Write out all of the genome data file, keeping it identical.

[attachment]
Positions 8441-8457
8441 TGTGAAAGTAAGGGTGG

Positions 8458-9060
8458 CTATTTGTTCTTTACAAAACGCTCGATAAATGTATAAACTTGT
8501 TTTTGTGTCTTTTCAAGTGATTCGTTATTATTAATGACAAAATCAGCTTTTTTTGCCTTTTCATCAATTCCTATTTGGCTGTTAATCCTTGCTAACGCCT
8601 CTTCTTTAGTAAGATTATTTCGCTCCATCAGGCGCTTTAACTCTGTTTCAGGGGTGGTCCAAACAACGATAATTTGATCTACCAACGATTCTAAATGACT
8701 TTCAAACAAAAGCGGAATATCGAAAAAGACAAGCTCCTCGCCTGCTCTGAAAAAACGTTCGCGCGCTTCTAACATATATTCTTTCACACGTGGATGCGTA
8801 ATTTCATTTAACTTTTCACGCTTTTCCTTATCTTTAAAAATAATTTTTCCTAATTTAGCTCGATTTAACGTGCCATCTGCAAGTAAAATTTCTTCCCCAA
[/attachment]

Positions 8441-8457
8441 TGTGAAAGTAAGGGTGG

Positions 8458-9060
8458 CTATTTGTTCTTTACAAAACGCTCGATAAATGTATAAACTTGT
8501 TTTTGTGTCTTTTCAAGTGATTCGTTATTATTAATGACAAAATCAGCTTTTTTTGCCTTTTCATCAATTCCTATTTGGCTGTTAATCCTTGCTAACGCCT
8601 CTTCTTTAGTAAGATTATTTCGCTCCATCAGGCGCTTTAACTCTGTTTCAGGGGTGGTCCAAACAACGATAATTTGATCTACCAACGATTCTAAATGACT
8701 TTCAAACAAAAGCGGAATATCGAAAAAGACAAGCTCCTCGCCTGCTCTGAAAAAACGTTCGCGCGCTTCTAACATATATTCTTTCACACGTGGATGCGTA
8801 ATTTCATTTAACTTTTCACGCTTTTCCTTATCTTTAAAAATAATTTTTCCTAATTTAGCTCGATTTAACGTGCCATCTGCAAGTAAAATTTCTTCCCCAA